Monday, October 7, 2019

In praise of the Remutaka Hill

(First published in The Dominion Post and on, October 3.)

There’s a man named Graeme Farr who’s standing for the mayoralty of all three Wairarapa councils. He’s using his candidacy primarily to promote a road tunnel under the Remutaka Hill.

I can’t see a tunnel happening, because the economics don’t stack up. But I have a sneaking suspicion my wife voted for Farr, contravening my strict instructions. She’s Polish, and genetically programmed to disregard orders.

No doubt there are others living in the Wairarapa who, like her, don’t much care for that steep, winding road over the hill, and many more who believe that a tunnel would unlock (to use a vogueish word) the region’s untapped potential.

But as for me, I want a Remutaka road tunnel about as much as I want a third nostril.

I like the hill. I like the sense of geographical separation from Wellington and the Hutt Valley. When I go to Wellington, it’s always a pleasure to get into the car at the end of the day and point it in the direction of home.

I especially relish the drive back over the hill, which has the almost mystical sensation of passing into a different realm. There’s a point about halfway down the northern side where the Wairarapa valley suddenly comes into glorious view.

It’s always bathed in golden sunshine, no matter how foul the weather on the Wellington side. (Okay, perhaps not always, in fact very rarely at nighttime, but often enough to make me feel smug.)

John Hayes, a former Wairarapa MP, once tried to whip up public interest in a tunnel and approached me for support in the tragic misapprehension that, as a columnist, I might wield some influence.

I politely told him to bugger off. I didn’t want the Wairarapa being invaded by the masses then, and I still don’t. No offence to my friends in Wellington, but I love the fact that there’s a big, formidable barrier to deter interlopers.

I’ve seen what happened to the Kapiti Coast when it morphed from being a pleasant and sleepy seaside retreat to a choked, claustrophobic extension of suburbia.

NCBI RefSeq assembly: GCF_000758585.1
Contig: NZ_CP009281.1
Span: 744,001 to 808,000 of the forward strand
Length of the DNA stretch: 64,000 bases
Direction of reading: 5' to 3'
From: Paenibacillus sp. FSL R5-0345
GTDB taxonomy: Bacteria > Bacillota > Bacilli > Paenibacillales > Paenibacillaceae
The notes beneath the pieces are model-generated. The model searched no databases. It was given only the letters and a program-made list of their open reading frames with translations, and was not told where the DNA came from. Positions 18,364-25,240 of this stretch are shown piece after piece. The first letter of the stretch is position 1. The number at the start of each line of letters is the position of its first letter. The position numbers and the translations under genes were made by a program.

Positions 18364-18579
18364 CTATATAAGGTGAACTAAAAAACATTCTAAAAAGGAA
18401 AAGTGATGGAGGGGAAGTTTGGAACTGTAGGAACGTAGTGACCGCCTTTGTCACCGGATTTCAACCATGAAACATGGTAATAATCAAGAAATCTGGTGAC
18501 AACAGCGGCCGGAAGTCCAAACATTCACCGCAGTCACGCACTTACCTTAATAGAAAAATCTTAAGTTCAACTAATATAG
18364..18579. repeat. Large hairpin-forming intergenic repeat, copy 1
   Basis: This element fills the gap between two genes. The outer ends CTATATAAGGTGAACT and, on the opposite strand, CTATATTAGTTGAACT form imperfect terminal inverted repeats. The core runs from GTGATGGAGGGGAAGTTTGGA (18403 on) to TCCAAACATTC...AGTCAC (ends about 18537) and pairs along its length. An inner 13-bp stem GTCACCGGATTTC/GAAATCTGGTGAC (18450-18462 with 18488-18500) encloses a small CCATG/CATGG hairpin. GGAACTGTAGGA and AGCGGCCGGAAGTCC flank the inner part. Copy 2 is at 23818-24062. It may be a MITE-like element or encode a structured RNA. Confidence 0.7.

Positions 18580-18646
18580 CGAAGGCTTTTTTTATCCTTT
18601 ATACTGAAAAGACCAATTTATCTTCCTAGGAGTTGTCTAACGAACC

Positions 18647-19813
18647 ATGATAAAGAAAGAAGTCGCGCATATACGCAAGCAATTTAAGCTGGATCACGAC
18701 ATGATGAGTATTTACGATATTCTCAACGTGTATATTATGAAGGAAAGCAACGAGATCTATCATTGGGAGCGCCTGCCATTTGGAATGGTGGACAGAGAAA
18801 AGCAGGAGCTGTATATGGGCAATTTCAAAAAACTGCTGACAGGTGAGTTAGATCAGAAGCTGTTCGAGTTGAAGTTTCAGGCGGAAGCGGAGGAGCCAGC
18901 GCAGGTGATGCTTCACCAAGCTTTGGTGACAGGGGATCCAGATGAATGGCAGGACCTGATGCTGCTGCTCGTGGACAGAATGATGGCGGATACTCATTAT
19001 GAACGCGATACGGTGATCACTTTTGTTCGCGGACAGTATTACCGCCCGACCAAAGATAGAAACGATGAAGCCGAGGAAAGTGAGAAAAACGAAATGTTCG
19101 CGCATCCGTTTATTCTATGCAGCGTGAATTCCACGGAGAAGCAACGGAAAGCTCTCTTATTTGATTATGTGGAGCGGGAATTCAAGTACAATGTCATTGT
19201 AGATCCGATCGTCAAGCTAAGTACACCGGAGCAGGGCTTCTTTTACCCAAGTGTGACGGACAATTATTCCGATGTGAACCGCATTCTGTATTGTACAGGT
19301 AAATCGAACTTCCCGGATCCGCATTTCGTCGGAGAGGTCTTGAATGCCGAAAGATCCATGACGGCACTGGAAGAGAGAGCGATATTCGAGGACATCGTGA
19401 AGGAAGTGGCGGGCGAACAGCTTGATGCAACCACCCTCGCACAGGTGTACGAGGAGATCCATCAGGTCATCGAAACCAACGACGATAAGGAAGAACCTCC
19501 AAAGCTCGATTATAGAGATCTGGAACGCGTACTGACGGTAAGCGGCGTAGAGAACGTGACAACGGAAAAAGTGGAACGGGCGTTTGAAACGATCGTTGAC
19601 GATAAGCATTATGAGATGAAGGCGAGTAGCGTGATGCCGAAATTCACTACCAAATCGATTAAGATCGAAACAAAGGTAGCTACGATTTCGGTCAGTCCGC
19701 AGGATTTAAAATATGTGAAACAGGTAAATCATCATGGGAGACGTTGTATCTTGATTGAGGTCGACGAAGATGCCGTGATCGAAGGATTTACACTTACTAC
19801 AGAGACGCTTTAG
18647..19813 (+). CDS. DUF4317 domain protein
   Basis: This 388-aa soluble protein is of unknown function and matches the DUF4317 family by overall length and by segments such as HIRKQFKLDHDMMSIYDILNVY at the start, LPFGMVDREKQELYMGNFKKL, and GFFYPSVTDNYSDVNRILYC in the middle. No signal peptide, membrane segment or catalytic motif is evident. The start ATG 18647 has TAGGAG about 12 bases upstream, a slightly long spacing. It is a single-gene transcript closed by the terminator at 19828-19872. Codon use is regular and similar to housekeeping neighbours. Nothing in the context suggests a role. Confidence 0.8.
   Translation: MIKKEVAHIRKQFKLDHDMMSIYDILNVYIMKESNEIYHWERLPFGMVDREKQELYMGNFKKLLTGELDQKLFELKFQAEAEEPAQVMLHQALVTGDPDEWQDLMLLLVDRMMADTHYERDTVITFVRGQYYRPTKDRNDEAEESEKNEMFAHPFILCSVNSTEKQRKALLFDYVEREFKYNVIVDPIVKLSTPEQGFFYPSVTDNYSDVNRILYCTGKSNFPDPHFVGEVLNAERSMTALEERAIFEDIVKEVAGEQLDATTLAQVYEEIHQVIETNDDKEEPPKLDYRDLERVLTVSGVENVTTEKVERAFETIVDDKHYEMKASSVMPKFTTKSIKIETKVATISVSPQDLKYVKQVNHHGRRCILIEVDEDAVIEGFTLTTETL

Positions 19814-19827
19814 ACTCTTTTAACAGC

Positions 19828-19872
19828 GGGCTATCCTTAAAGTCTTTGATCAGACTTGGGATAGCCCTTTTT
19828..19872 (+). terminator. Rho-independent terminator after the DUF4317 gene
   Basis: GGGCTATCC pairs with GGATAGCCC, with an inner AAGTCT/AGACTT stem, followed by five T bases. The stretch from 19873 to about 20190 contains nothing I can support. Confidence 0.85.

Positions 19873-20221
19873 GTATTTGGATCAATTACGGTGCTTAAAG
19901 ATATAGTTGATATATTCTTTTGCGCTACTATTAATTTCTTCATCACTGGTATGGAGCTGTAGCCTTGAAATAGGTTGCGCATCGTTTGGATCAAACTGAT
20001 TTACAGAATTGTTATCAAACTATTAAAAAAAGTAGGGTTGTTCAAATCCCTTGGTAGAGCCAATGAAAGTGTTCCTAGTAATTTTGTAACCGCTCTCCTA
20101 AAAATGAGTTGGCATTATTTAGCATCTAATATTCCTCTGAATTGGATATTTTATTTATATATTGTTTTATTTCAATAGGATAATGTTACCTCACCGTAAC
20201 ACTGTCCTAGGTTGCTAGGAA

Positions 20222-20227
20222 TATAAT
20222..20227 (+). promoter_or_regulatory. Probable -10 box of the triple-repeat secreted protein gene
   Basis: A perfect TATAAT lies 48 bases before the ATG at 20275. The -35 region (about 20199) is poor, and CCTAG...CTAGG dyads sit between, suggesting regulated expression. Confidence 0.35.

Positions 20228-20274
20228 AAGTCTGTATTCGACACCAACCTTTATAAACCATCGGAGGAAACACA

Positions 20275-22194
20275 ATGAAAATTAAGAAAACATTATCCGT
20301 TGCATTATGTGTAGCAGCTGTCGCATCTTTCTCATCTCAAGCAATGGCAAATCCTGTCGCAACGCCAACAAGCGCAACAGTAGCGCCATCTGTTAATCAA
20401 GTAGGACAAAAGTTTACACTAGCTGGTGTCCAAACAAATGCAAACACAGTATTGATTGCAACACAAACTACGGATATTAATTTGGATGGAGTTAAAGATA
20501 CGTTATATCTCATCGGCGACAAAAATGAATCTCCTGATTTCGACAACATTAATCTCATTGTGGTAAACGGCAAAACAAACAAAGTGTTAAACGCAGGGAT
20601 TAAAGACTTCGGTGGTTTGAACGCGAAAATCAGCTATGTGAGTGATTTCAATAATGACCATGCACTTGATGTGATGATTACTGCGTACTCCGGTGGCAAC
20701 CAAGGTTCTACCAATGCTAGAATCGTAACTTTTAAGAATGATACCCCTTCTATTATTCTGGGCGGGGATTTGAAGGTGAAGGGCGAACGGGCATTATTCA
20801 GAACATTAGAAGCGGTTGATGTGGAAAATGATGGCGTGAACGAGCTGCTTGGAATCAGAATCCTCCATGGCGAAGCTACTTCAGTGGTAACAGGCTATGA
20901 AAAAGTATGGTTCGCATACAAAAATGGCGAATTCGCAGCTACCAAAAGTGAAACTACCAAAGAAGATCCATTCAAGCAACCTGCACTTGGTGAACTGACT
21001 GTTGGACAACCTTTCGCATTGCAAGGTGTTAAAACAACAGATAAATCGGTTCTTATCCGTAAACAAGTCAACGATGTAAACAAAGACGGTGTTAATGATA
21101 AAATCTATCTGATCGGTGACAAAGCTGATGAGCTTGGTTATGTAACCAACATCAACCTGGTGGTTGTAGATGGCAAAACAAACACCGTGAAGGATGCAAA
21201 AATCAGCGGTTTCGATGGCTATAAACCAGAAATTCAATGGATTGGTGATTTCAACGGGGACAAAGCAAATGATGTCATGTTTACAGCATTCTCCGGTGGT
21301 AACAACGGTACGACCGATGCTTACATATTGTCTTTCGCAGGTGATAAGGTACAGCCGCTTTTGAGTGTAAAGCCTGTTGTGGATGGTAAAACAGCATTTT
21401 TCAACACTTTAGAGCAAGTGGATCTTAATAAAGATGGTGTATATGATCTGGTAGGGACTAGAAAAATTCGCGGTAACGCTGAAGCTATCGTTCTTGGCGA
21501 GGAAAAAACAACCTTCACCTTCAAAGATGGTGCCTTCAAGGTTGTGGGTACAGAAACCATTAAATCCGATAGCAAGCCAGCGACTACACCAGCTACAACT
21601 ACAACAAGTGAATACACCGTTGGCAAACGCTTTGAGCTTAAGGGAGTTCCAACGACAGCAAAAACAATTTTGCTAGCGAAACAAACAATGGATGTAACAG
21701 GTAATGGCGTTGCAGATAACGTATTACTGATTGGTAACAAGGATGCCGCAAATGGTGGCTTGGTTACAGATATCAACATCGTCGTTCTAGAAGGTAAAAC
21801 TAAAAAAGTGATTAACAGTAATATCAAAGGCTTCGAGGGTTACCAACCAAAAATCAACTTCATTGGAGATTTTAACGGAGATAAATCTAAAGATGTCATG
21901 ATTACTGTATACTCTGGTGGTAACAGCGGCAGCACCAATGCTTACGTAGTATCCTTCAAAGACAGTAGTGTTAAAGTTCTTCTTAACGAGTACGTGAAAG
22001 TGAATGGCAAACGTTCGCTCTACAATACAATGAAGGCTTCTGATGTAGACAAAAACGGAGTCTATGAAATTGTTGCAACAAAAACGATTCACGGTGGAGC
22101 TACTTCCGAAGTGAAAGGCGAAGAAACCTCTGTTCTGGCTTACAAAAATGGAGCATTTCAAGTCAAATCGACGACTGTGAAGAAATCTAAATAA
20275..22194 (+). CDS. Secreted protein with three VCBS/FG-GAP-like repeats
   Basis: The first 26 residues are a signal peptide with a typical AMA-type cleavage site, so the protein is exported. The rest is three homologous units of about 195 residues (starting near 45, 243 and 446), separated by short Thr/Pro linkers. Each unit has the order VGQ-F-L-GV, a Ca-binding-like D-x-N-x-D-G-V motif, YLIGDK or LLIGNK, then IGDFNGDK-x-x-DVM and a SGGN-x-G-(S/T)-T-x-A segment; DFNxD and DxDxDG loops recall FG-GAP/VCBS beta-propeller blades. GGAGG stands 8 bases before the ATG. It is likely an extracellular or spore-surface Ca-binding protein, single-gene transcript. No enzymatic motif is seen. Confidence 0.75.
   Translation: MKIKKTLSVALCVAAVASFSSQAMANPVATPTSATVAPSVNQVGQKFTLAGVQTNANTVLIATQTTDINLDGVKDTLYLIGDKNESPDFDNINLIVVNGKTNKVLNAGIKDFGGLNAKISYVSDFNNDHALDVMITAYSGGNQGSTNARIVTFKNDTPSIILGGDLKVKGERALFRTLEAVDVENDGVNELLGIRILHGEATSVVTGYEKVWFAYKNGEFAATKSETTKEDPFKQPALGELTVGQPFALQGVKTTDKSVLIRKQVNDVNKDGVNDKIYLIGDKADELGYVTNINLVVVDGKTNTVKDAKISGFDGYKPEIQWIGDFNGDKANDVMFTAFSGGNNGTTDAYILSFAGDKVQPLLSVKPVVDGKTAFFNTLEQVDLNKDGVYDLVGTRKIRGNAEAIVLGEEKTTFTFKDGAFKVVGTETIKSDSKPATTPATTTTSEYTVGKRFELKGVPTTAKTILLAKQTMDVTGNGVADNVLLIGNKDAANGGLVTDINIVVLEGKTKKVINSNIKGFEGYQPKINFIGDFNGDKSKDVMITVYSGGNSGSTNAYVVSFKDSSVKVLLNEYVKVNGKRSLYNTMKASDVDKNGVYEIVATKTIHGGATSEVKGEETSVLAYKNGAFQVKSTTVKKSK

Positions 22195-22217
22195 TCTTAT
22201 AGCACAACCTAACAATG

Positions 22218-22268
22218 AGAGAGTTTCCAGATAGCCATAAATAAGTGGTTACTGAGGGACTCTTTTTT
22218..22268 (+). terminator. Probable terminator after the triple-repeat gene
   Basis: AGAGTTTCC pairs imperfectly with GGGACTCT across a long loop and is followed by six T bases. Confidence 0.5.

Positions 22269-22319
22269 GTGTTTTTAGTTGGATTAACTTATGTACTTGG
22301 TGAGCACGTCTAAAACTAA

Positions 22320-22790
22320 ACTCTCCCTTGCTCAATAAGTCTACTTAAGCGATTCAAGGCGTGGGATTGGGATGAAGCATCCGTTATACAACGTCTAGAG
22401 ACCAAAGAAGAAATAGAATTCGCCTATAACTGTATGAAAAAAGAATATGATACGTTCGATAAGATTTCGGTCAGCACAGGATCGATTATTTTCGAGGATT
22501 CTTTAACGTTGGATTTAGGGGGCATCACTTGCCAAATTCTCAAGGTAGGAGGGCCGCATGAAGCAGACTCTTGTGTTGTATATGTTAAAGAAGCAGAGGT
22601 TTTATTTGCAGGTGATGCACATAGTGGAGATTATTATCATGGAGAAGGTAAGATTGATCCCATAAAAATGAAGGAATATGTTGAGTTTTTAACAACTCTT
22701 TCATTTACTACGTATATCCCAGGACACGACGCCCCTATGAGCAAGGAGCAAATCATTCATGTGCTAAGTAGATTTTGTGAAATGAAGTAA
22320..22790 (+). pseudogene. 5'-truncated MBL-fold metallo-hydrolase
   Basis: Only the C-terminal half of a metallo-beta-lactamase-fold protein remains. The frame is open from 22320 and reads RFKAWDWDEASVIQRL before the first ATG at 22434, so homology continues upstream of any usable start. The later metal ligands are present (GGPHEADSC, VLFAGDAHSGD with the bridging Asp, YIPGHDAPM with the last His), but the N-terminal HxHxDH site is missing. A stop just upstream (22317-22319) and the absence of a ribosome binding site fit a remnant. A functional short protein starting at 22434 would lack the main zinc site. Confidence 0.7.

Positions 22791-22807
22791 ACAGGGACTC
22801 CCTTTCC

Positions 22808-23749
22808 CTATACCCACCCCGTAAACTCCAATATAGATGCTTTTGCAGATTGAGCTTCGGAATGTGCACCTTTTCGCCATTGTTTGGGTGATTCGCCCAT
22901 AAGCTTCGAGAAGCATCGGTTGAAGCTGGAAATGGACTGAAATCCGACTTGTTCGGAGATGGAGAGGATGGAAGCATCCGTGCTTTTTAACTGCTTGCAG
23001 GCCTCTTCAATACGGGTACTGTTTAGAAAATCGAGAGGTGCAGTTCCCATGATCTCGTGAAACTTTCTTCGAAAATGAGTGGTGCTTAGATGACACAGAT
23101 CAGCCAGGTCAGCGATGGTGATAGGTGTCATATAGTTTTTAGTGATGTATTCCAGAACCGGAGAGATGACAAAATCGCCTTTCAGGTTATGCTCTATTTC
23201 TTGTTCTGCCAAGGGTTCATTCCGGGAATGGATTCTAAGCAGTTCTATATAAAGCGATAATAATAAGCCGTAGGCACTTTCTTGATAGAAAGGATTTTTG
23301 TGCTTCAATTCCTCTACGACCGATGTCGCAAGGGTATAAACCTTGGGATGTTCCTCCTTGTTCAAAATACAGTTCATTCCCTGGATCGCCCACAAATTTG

We lived at Raumati Beach in the 1980s and I knew the rot was setting in when the council insisted on laying a footpath along our street, which had previously had the charming feel of a country lane. We sold up just before they built a housing subdivision in the paddock where our kids used to play.

Since then I’ve watched Kapiti’s infrastructure vainly struggling to catch up with its burgeoning population. It can only get worse when Transmission Gully kicks in.

There’s a lot of growth here in the Wairarapa too, but there's room for it, and it’s manageable.

New subdivisions are going up all over the place and the traffic has intensified to the point where, in what passes for rush hour, you can get stuck at a roundabout for … oh, maybe 20 seconds.

But the Wairarapa still has the distinction of having no traffic lights. How long would that remain the case with traffic pouring through a tunnel?

We can tolerate weekend visitors, with their convoys of motorbikes and classic cars streaming across the hill in search of wide blue skies, open roads, rural pubs and charming rustic scenery, just as long as they head back home at the end of the day.  

We’re okay too with those refined, affluent types from Wadestown and Kelburn who buy weekend retreats in Greytown and then decide it’s so nice that they can do without their house in Wellington. That’s the sort of place Greytown is.  But who knows what impact a tunnel might have on the town where I live?

One of Masterton’s charms is that it’s still a traditional farming town. I like the fact that when you drive into town, you run a gauntlet of agriculture machinery dealers.

I love hearing topdressing planes flying out at first light from Hood aerodrome and returning home at dusk, and I like the tractors and stock trucks that constantly rumble past our place.